The winter has been very mild this year. Nevertheless, the kayak pool season is in full swing. To break up your roll-work an occasional sea kayaker's bread-and-butter—the T-Rescue or T-Recovery—is probably in order from time to time. So here's something to tinker with before you will have to take this tool out in the drink.
Most UK versions of this rescue I've seen, as well as the 'older' instructional documents, show the capsized kayak being picked up upside-down and drained immediately by the rescuer during the T stage (see Assisted Kayak Emptying section under Safety Basics).
Conversely, in most US sources, and in practice here in the Midwest, the standard seems to be to ask the capsized kayaker to upright their boat before the rescuers pull it onto their boat.
The upright version is so prevalent here in Chicago area that it did not even occur to me to question the practice. The alternative versions I've seen in book after book and on DVD after DVD just seemed old, odd, and … well … wrong.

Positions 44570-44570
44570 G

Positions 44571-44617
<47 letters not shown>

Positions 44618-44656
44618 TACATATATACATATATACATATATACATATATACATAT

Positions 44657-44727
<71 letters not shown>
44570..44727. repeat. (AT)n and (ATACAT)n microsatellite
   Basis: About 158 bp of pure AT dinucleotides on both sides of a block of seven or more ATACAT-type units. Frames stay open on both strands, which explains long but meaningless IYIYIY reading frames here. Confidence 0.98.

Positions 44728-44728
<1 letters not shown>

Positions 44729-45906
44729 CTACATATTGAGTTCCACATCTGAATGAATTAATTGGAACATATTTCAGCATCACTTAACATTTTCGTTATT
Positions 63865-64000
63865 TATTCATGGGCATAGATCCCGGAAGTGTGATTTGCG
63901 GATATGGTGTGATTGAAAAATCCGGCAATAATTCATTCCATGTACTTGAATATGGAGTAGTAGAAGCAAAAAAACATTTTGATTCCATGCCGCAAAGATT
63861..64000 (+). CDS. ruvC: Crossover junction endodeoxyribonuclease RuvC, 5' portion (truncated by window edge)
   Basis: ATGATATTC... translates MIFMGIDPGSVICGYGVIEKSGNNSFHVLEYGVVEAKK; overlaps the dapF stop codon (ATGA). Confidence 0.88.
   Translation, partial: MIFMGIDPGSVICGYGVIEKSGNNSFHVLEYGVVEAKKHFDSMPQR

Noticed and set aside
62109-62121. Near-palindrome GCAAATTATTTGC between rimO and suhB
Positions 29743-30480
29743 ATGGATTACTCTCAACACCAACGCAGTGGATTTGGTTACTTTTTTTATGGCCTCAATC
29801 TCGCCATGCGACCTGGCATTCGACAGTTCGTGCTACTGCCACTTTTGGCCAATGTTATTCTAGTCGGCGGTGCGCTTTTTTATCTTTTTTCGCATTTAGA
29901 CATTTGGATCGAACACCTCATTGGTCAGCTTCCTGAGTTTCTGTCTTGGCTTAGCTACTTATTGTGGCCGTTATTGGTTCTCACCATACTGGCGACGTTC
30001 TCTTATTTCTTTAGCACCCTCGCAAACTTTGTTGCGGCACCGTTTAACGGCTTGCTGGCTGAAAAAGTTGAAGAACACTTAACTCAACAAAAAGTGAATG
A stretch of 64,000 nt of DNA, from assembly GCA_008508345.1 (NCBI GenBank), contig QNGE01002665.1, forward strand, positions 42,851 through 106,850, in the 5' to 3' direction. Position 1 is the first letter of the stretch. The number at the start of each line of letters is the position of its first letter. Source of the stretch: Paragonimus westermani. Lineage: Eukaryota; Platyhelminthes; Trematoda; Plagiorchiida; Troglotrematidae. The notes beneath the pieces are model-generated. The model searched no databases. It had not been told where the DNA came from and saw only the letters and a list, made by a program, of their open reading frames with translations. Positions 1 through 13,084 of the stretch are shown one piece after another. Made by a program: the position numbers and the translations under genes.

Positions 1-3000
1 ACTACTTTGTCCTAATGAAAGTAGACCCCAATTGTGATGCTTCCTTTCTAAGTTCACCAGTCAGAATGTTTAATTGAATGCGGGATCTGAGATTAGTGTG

So why DO we upright the boat before emptying it in a T-Rescue? After I actually asked the question of myself, all of a sudden, this new practice seems somewhat paradoxical. I mean, why would you upright the boat only to flip it back upside-down in order to empty the water from the cockpit? Why not just lift the bow straight up from the water, drain the cockpit, and be done with it in one sweep? Without uprighting you eliminate two steps from the process. Makes sense, right!?
- Why do we waste precious time uprighting the boat when the cockpit is already pointing down, ready to be drained?
- What is gained by uprighting—an additional step in the process which needs to be undone once the kayak is on the rescuer's cockpit?
- What is lost, or what are the costs of uprighting?
- Are the gains of uprighting worth the cost?
- Are there circumstances when upright versus upside-down draining are more/less appropriate?
- Are there other ways to overcome the problems with upside-down draining without resorting uprighting that needs to be undone?
Next time you practice your T-Rescue (and practice you should) question the standard of 'here' and 'now.' And just in case you're itching to do it right away, here is a list of local pool sessions on CASKA calendar.
Don't forget to write back.
PS: Don't forget to renew your CASKA membership for 2012